Well, you have me convinced!yegyal wrote:I know a very prominent Rinpoche, whose name I shall not mention, that is very interested in ayahuasca, and I assure it's somebody you have lots of respect for. But you won't find any youtube clip about it because these things are done secretly and he seems to have a bit of a thing for secrecy. In fact, it's a pretty open secret, so I'm surprised that you wouldn't have heard about it. I'm sure others on here know who I'm alluding to, but are likewise not interested in naming names.
And what, in Buddhas name, is an "open secret"? Either something is secret, or it is open.
There are lots of deluded morons out there (including me) that are students of Namkhai Norbu (or any other Buddhist teachers), so this does not say all that much to me. Anyway, it is one thing to discuss psychedelics and another thing to endorse them.And Alex Grey is a long time student of Namkhai Norbu, who put together a book called Zig Zag Zen, so if you really are interested, which I kind of doubt, you can find lots of Buddhist teachers discussing psychadelics in that book.
The fact that the book has a foreword written by Stephen Batchelor, is published by Tricycle and is basically a vehicle to advertise Alex Greys artwork says a lot about what one is to expect. As for the other "expert" that wrote the preface (Huston Smith) well, his spiritual biography speaks for itself:
http://en.wikipedia.org/wiki/Huston_SmithDuring his career, Smith not only studied, but practiced Vedanta (studying under Swami Satprakashananda, founder of the St. Louis Vedanta Center), Zen Buddhism (studying under Goto Zuigan), and Sufi Islam for more than ten years each.
As a young man, he suddenly turned from traditional Methodist Christianity to mysticism, influenced by the writings of Gerald Heard and Aldous Huxley. In 1947, before moving from Denver to St. Louis, Smith set out to meet with then-famous author Gerald Heard. Heard responded to Smith's letter, inviting him to his Trabuco College (later donated as the Ramakrishna Monastery) in Southern California. Heard made arrangements to have Smith meet the legendary author Aldous Huxley. Smith was told to look up Swami Satprakashananda of the Vedanta Society once he settled in St. Louis. So began Smith's experimentation with meditation and association with the Vedanta Society of the Ramakrishna order.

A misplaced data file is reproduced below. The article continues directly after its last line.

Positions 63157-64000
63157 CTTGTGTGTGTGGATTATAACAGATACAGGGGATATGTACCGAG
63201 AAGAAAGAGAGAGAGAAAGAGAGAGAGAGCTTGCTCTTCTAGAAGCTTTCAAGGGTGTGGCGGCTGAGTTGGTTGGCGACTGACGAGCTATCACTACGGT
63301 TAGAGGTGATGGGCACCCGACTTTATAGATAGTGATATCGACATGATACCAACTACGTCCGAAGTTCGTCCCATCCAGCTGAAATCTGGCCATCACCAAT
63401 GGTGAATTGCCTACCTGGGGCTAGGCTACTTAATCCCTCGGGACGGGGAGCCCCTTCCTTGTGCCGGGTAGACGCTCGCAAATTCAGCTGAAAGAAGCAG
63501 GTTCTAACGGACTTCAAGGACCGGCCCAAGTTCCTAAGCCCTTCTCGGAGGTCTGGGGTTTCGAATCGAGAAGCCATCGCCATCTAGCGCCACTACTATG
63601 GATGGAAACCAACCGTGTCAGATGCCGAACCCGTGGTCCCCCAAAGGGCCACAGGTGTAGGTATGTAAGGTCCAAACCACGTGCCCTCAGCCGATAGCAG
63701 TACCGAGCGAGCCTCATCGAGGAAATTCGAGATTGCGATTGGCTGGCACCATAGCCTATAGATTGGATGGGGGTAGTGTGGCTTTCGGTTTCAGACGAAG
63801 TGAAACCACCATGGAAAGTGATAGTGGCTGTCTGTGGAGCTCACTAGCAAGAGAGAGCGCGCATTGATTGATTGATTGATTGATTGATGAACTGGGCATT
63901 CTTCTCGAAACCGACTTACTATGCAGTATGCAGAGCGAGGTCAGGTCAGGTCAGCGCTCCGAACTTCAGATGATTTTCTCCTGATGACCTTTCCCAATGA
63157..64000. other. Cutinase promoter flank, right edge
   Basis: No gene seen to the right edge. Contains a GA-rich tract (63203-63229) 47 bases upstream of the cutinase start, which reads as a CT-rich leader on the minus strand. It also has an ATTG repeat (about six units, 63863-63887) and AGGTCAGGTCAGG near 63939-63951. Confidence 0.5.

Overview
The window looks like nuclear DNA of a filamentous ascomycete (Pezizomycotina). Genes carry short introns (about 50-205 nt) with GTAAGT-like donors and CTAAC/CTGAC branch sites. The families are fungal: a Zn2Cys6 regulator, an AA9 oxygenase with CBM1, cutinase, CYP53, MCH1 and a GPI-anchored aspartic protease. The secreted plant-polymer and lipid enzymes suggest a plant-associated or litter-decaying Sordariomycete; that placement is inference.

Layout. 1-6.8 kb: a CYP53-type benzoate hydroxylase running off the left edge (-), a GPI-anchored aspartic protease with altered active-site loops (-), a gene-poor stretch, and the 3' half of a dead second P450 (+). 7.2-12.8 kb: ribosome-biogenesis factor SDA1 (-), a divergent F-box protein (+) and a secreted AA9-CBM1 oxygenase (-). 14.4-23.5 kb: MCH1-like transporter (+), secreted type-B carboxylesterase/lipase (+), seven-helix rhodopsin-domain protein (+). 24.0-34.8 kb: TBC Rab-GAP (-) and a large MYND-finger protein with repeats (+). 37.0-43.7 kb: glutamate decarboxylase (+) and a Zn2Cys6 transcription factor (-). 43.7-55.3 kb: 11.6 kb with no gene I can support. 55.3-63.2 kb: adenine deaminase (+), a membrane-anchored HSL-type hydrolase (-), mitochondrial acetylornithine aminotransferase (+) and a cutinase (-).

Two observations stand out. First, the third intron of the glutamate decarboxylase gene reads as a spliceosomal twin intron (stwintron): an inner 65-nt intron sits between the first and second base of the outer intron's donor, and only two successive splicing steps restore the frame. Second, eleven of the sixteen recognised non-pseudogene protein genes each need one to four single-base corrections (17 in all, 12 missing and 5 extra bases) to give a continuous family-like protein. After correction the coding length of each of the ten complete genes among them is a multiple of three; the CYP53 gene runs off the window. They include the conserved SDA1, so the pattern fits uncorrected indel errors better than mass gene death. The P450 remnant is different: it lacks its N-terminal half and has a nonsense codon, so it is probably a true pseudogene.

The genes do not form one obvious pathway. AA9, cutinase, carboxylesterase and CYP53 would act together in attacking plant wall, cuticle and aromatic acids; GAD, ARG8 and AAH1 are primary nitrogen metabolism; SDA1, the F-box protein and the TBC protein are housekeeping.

Smith developed an interest in the Traditionalist School formulated by René Guénon and Ananda Coomaraswamy. This interest has become a continuing thread in all his writings.
Thanks to his connection with Heard and Huxley, Smith went on to meet Timothy Leary, Richard Alpert (Ram Dass), and others at the Center for Personality Research, where Leary was Research Professor. The group began experimenting with psychedelics and what Smith later called "empirical metaphysics." The experience and history of the group are described in Smith's book Cleansing the Doors of Perception. During this period, Smith was also part of the Harvard Project, an attempt to raise spiritual awareness through entheogenic plants.
During his tenure at Syracuse University, he was informed by leaders of the Onondaga Tribe about the Native American religious traditions and practices, which resulted in an additional chapter in his book on the world's religions.
In 1990 the Supreme Court ruled that the use of Peyote as a religious sacrament by Native Americans was not protected under the US Constitution. Smith took up the cause, as a noted religion scholar and, with his help in 1994, Congress passed the American Indian Religious Freedom Act Amendment, basically overturning the Supreme Court's decision.
Not really much there to tie him into Buddhism really, is there?